Oliver L. Sughrue ’20 said he was “impressed” with how easy Zoom was to interface with and also expressed his optimism about the unique potential for the platform.

“You can hear everybody, you have a great view automatically,” Sughrue said. “I’d much rather be on campus, but this really is not as bad of an alternative as at one point I thought.”

Sughrue also commented on what he called a feeling of closeness in the classroom despite the geographical distance between the students and professors.

“I was really impressed with how intimate it felt. You’re able to ask questions to a professor much more easily than I think you would — at least, I think for me — in an auditorium,” Sughrue said.

Christopher Robichaud — who teaches GENED 1023: "Ignorance, Lies, Hogwash, and Humbug" — also said he values Zoom’s messaging capabilities as a tool to encourage student participation.

“The chat feature was really helpful,” he said. “Someone who may be a little bit hesitant to speak in a larger auditorium setting — which is where I usually teach — now feels more comfortable interacting with me through chat, and I can share their question with everyone and then answer it.”

In addition to the chat feature, Harvard Zoom users reported that having the opportunity to see people’s pets on-screen was another positive attribute of the platform.

Marwa Albaadani ’22 said she shared a particularly exciting moment during her philosophy section, when a student’s cat kept bumping into their computer camera.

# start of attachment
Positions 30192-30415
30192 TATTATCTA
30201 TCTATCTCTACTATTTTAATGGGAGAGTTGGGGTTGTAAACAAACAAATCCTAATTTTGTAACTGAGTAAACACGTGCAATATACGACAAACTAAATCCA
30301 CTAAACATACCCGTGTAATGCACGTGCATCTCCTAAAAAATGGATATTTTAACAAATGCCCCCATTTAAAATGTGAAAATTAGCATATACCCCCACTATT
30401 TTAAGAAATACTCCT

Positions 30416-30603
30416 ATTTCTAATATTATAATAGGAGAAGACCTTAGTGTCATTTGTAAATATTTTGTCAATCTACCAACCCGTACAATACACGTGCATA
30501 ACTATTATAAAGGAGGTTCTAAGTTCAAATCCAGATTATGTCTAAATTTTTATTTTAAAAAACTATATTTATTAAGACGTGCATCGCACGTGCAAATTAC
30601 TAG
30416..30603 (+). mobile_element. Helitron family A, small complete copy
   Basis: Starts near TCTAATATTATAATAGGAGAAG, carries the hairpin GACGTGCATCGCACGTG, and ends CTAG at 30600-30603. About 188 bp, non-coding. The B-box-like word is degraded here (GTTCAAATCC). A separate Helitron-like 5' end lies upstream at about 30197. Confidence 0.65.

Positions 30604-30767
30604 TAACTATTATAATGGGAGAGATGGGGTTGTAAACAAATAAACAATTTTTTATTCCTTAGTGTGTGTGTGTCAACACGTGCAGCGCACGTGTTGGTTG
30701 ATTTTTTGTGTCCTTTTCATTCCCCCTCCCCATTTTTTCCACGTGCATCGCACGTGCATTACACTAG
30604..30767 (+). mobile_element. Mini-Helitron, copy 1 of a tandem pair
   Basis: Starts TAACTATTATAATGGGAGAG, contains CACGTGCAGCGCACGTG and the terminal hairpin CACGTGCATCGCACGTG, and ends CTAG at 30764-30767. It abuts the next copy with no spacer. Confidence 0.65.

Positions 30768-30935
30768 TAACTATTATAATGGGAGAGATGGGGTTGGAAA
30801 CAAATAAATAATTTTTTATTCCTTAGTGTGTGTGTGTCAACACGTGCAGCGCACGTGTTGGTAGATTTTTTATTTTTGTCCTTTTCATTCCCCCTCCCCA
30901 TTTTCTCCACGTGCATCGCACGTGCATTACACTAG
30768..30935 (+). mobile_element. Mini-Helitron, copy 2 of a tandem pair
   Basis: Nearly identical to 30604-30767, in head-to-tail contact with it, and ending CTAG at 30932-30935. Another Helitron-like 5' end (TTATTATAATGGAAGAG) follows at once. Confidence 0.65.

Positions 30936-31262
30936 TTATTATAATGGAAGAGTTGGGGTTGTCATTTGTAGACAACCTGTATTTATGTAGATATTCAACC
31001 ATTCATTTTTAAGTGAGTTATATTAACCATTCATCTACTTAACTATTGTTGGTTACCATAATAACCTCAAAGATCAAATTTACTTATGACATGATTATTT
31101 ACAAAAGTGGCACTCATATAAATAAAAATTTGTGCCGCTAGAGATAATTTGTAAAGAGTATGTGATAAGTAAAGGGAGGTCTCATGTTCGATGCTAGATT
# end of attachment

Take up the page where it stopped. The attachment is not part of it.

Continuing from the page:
“In the middle of section, someone’s cat woke up and really wanted their person’s attention and wouldn’t leave the frame. It kept rubbing up against him and blocking his view,” she said. “It was super cute.”

For Xiomara Hipólita Feliberty-Casiano — a teaching assistant for Spanish 20: "Intermediate Spanish" — the choice to introduce her dogs to her students had symbolic importance.

“I think that part of showing myself as my true self is very important for me right now,” Feliberty-Casiano said. “Showing myself with my vulnerabilities and my imperfections, I think that’s going to be very, extremely important right now.”

Robichaud also began his class by introducing his own cat and encouraged other students to introduce their pets to the class as well.

“Why try to hide some of the warm, nice things that go on in a house?” he said. “I just think that that makes things a little bit more comfortable during an uncomfortable time.”

Many courses have yet to make their debut on Zoom. Though he acknowledged that the College’s sudden shift to remote learning was unprecedented and unexpected, Robichaud is optimistic about the viability of an online curriculum.

“I mean it’s only Day 1, but you got cats, you’ve got no technical difficulties, and certain features like chat that I think, in their own way, sort of draw more students into the conversation,” he said. “We’re just Day 1, but I feel good about it.”

—Staff writer Kevin R. Chen contributed reporting.

—Staff writer Isabel L. Isselbacher can be reached at